Costco told city leaders the Manteca market numbers “weren’t high enough” yet to locate a Costco in Manteca. They’d consider Manteca, though, it there was some type of “help” in covering the site development.

When Manteca approached Costco the firm originally wanted a straight sales tax split with no cap but Manteca balked.

Even after they were told $3.7 million, the City Council wasn’t convinced it was a good deal.

The City Council retained a Los Angeles firm that specialized in such analysis that also – through Costco’s permission – got access to confidential and proprietary information that is collected by the State Board of Equalization on each business that has taxable sales in California.

They used that hard, state-audited data to determine whether a sales tax split deal would really benefit Manteca.

Data recorded every time a club member used their Costco card showed Manteca residents spent $6 million in taxable sales at Costco stores in Modesto and Tracy in 2006.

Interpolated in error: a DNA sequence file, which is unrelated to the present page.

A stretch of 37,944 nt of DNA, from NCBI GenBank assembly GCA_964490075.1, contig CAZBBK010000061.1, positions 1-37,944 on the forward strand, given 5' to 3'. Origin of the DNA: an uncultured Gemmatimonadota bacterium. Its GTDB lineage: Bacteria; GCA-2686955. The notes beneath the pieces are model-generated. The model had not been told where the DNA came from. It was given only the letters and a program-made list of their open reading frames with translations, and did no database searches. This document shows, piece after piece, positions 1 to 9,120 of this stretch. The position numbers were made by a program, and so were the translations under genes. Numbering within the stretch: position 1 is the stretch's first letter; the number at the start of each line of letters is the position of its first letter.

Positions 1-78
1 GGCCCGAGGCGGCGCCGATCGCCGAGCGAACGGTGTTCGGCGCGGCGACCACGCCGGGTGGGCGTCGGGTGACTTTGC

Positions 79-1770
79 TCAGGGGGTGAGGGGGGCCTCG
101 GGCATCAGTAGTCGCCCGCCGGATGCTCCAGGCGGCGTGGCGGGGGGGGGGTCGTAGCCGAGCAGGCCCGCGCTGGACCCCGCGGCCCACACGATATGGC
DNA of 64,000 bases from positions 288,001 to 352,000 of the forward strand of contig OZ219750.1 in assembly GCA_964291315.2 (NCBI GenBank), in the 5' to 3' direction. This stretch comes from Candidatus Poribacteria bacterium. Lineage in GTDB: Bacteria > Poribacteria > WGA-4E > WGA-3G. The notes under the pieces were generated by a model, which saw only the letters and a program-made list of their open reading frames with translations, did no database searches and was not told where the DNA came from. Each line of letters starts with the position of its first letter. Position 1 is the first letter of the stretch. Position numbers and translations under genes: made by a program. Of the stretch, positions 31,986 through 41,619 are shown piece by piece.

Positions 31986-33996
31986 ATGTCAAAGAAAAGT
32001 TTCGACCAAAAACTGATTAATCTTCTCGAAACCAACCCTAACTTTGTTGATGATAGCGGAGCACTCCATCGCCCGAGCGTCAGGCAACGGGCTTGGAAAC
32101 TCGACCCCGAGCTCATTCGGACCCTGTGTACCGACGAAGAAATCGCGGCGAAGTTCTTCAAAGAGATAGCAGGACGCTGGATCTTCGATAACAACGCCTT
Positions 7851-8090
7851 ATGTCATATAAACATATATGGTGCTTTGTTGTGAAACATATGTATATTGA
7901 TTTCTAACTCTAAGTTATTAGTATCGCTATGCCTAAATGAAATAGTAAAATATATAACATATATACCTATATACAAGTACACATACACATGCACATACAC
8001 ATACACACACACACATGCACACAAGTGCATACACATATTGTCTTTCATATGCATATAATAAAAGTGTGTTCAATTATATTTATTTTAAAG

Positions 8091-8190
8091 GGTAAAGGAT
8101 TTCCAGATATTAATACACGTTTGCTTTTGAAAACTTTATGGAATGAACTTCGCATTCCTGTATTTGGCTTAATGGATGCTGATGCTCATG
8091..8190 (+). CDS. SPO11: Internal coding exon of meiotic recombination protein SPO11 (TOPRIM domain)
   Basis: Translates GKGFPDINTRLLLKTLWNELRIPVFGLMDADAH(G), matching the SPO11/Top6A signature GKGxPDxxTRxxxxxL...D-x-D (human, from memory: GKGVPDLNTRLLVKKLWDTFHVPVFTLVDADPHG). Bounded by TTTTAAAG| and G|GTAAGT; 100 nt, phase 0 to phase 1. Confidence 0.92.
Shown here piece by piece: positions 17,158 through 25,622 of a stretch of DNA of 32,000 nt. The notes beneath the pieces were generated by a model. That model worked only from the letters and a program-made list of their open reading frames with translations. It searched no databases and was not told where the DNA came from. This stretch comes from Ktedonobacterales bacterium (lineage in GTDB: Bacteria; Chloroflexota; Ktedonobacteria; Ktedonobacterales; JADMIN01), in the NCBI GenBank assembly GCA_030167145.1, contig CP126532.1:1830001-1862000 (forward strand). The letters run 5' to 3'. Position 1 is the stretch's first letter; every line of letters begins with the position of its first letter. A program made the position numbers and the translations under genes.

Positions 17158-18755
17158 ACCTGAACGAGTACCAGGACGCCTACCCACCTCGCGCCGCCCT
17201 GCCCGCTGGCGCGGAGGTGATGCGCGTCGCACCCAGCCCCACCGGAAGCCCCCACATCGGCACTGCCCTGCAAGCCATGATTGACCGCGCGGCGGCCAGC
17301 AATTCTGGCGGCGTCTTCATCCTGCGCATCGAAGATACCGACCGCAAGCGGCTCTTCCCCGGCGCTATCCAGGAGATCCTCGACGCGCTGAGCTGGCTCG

The $6 million Costco was pulling out of Manteca consumer pockets represented $600,000 in local sales tax that Manteca residents were paying to support municipal services in Modesto and Tracy.

The end result of the discussions with the big box retailer was that it would take $3.7 million for Costco to build a wholesale store in Manteca. The $3.7 million would come out of sales tax the city would receive from Costco shoppers buying items at the store. The deal gives Costco 45 percent of the city’s share of sales tax - excluding Measure M public safety sales tax that the city would retain - in any given year until the $3.7 million obligation was met.